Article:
Payday loans and other short-term loan products are well known for having a high annual percentage rate. APR, a figure that tells borrowers how much the loan will cost over the course of a typical year, is a quick way to compare loans and lenders. APR typically falls in the range of 15% - 20% on most credit cards. For payday loans, that average APR rises to 339%.
Since the loan is designed to be paid off in a span of a week or two, that yearly APR often has little meaning. However, when used incorrectly, a borrower's debt can increase rather quickly due to the unique structure of these types of loans. That's why all payday borrowers should keep one important fact in mind--they are borrowing time, not money.
Understanding why this is the case--and a few other related points--is critical to avoiding additional costs and increased debt. You'll be much more likely to use the loan as intended, and you won't make your financial situation worse as a result.
Point #1--These Loans Don't Solve Problems--They Delay Them
Payday loans are meant to be used when unexpected issues that require cash come into your life. For example, you might not have a savings account for repairs on your car. If your car breaks down, you'll need to find the money required to get it fixed. Otherwise, your job and your standard of living are compromised.
These loans will get you to your next paycheck--giving you a week or two to figure out how to pay the balance. You'll also get to attack that problem with a working car. However, the payday loan simply costs too much to be used as a way to make payments over time. You'll have to figure out some other way to deal with this new debt. The cost of rolling over payday loans for long periods of time is just too large.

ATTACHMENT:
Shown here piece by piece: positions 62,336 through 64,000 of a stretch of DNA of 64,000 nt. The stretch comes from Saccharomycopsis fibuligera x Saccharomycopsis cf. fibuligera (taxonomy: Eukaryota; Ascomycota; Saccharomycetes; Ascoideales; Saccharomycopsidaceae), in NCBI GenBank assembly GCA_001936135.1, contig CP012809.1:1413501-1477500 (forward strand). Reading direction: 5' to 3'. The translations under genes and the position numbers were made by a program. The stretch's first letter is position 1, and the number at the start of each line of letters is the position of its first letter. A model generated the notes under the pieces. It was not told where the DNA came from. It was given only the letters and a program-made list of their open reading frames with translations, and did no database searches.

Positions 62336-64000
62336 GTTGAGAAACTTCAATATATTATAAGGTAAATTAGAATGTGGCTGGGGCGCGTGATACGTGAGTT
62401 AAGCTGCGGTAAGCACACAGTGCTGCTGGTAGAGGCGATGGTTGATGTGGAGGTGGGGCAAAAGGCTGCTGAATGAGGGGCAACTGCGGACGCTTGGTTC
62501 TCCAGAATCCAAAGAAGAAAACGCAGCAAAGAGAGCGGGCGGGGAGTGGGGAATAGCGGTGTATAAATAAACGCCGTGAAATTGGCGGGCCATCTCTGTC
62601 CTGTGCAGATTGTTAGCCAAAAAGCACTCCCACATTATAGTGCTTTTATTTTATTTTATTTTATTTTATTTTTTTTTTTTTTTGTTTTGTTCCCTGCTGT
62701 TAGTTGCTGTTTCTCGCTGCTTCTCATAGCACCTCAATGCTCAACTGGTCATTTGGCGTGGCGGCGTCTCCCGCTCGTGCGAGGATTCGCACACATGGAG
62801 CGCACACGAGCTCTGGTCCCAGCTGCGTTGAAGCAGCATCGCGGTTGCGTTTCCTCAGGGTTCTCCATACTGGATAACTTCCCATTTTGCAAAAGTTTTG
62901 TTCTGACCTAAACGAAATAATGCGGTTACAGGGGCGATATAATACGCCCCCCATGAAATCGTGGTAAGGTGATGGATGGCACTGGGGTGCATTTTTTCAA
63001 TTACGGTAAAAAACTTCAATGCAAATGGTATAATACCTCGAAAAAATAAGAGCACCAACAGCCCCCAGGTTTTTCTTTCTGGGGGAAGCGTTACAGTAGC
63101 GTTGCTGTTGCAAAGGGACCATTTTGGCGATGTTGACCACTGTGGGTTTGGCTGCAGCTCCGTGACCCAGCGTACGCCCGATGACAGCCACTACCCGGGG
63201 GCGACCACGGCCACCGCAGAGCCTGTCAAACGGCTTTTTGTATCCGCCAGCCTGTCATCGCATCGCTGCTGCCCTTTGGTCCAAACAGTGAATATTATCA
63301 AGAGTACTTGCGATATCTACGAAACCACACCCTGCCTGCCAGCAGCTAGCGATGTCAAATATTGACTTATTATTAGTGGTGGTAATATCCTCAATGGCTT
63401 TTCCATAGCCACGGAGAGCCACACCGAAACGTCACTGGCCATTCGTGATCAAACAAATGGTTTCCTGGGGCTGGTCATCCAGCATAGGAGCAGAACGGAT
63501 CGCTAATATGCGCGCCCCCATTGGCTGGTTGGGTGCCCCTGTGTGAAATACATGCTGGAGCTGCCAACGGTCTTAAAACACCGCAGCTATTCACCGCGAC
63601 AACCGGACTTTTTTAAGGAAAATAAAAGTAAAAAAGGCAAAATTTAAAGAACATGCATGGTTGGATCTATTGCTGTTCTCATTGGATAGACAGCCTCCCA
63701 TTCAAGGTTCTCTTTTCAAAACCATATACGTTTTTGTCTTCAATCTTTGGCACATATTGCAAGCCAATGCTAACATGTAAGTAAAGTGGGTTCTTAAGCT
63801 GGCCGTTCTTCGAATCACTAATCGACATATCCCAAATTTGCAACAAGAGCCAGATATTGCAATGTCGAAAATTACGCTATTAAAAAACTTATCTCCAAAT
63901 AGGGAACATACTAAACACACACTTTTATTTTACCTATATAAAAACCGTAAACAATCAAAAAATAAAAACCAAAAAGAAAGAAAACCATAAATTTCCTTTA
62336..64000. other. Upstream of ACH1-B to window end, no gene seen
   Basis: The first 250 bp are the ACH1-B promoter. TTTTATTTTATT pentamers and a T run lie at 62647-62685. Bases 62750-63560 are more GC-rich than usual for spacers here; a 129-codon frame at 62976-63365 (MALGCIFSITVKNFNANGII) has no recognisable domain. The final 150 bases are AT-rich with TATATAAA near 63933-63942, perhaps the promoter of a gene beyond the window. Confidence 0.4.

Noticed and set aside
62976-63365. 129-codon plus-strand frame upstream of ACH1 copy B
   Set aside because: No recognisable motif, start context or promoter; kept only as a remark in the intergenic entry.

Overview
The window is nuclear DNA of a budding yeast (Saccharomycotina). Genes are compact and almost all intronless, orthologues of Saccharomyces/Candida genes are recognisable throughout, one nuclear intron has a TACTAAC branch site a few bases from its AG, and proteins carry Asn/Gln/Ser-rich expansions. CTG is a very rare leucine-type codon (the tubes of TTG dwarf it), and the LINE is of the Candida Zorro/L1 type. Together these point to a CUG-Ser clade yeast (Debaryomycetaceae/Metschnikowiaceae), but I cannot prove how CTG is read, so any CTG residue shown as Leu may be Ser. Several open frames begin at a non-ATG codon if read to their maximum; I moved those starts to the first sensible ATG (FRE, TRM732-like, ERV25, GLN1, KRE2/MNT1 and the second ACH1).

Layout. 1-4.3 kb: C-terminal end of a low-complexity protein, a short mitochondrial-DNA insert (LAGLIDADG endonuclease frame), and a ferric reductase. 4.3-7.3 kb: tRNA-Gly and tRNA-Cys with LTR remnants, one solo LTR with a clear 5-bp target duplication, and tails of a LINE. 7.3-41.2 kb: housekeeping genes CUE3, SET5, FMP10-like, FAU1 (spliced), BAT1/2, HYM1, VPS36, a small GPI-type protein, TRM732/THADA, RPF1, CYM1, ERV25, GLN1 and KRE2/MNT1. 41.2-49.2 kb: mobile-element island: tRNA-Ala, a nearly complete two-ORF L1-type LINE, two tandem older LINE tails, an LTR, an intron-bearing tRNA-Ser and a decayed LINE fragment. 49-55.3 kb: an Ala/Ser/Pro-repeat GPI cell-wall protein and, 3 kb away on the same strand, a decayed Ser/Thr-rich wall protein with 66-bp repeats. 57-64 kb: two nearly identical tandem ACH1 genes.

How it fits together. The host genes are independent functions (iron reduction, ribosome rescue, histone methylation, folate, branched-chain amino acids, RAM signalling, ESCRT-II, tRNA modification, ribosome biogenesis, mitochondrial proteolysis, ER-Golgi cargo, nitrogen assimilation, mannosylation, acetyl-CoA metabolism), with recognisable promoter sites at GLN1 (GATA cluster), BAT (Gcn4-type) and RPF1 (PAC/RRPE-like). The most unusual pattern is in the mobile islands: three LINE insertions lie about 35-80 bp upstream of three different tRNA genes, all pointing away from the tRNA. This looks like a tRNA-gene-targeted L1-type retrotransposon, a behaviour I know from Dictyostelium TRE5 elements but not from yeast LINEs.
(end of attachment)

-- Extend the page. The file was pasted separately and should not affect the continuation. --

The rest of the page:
Point #2--Payoff Plans Will Require Significant Changes
The emergency that required you to get a payday loan probably felt threatening and immediate. That sense of urgency shouldn't go away when you qualify for a payday loan. If you have adequate financial resources to handle the emergency without a major change, you'd probably be fine without taking out a payday loan.
That means you'll need to create a plan once you've acquired your payday loan. This plan should include:
- A means for long-term financing (credit card, personal loan, family assistance) and repayment.
- Changes to your budget and living costs to create a surplus
- Consideration of selling personal assets to repay the loan
A payday loan gives you the time required to procure traditional financing, contact your friends and relatives, and make the required changes to address the issue. Use this time to make your plan--don't let the payday loan become the plan by itself.
Point #3--Every Rollover Makes These Changes More Difficult
The reason for a payday loan's high APR is the way that finance charges are calculated. On average, it costs between $15 and $30 dollars for every $100 that you borrow. Unlike a credit card, which is an ongoing balance, your payday loan is due in two weeks. At that time, you'll need to pay finance charges again to maintain the debt.
There might be reasons in your life why it could be easier to pay the loan in full in a month or two--income tax rebates come immediately to mind. That said, you will add a significant amount of debt to your bill every time you roll the loan over. That's why it's important to use this short time wisely. Make the difficult changes immediately or you'll need to make even larger sacrifices down the road.
When used appropriately, payday loans are a valuable financial tool that can help people out of difficult situations. Just remember, you're not eliminating your issues by taking out the loan--you're simply delaying them. Use the precious time that this creates wisely, and you'll keep your costs and frustrations to a minimum.